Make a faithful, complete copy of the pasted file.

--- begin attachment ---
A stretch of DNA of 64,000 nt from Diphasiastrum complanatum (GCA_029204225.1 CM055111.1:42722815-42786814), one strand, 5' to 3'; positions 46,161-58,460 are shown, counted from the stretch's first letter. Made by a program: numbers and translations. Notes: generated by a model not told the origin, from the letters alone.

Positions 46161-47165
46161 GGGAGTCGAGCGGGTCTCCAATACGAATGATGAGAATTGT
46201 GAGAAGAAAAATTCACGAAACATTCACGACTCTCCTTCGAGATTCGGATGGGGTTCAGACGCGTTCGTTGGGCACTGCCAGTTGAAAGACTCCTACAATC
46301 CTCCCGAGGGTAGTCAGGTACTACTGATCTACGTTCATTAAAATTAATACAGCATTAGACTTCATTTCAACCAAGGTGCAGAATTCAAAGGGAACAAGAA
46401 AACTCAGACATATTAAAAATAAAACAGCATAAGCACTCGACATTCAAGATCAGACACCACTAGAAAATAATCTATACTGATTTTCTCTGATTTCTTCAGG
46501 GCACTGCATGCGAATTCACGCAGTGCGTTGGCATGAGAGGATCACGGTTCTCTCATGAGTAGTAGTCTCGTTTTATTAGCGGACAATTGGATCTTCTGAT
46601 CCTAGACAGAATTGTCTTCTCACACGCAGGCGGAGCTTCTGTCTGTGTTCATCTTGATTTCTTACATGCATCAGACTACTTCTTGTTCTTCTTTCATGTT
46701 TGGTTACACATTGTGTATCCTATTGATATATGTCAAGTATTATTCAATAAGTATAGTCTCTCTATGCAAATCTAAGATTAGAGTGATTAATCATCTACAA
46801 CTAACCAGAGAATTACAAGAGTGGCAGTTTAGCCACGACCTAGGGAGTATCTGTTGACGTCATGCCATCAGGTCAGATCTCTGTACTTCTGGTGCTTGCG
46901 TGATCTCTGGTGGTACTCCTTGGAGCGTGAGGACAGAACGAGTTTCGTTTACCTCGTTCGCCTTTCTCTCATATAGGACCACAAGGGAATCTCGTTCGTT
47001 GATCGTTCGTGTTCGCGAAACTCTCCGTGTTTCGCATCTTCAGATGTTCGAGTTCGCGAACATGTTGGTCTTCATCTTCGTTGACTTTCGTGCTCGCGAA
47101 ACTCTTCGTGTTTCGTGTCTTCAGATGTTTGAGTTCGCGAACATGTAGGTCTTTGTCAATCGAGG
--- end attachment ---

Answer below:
A stretch of DNA of 64,000 nt from Diphasiastrum complanatum (GCA_029204225.1 CM055111.1:42722815-42786814), one strand, 5' to 3'; positions 46,161-58,460 are shown, counted from the stretch's first letter. Made by a program: numbers and translations. Notes: generated by a model not told the origin, from the letters alone.

Positions 46161-47165
46161 GGGAGTCGAGCGGGTCTCCAATACGAATGATGAGAATTGT
46201 GAGAAGAAAAATTCACGAAACATTCACGACTCTCCTTCGAGATTCGGATGGGGTTCAGACGCGTTCGTTGGGCACTGCCAGTTGAAAGACTCCTACAATC
46301 CTCCCGAGGGTAGTCAGGTACTACTGATCTACGTTCATTAAAATTAATACAGCATTAGACTTCATTTCAACCAAGGTGCAGAATTCAAAGGGAACAAGAA
46401 AACTCAGACATATTAAAAATAAAACAGCATAAGCACTCGACATTCAAGATCAGACACCACTAGAAAATAATCTATACTGATTTTCTCTGATTTCTTCAGG
46501 GCACTGCATGCGAATTCACGCAGTGCGTTGGCATGAGAGGATCACGGTTCTCTCATGAGTAGTAGTCTCGTTTTATTAGCGGACAATTGGATCTTCTGAT
46601 CCTAGACAGAATTGTCTTCTCACACGCAGGCGGAGCTTCTGTCTGTGTTCATCTTGATTTCTTACATGCATCAGACTACTTCTTGTTCTTCTTTCATGTT
46701 TGGTTACACATTGTGTATCCTATTGATATATGTCAAGTATTATTCAATAAGTATAGTCTCTCTATGCAAATCTAAGATTAGAGTGATTAATCATCTACAA
46801 CTAACCAGAGAATTACAAGAGTGGCAGTTTAGCCACGACCTAGGGAGTATCTGTTGACGTCATGCCATCAGGTCAGATCTCTGTACTTCTGGTGCTTGCG
46901 TGATCTCTGGTGGTACTCCTTGGAGCGTGAGGACAGAACGAGTTTCGTTTACCTCGTTCGCCTTTCTCTCATATAGGACCACAAGGGAATCTCGTTCGTT
47001 GATCGTTCGTGTTCGCGAAACTCTCCGTGTTTCGCATCTTCAGATGTTCGAGTTCGCGAACATGTTGGTCTTCATCTTCGTTGACTTTCGTGCTCGCGAA
47101 ACTCTTCGTGTTTCGTGTCTTCAGATGTTTGAGTTCGCGAACATGTAGGTCTTTGTCAATCGAGG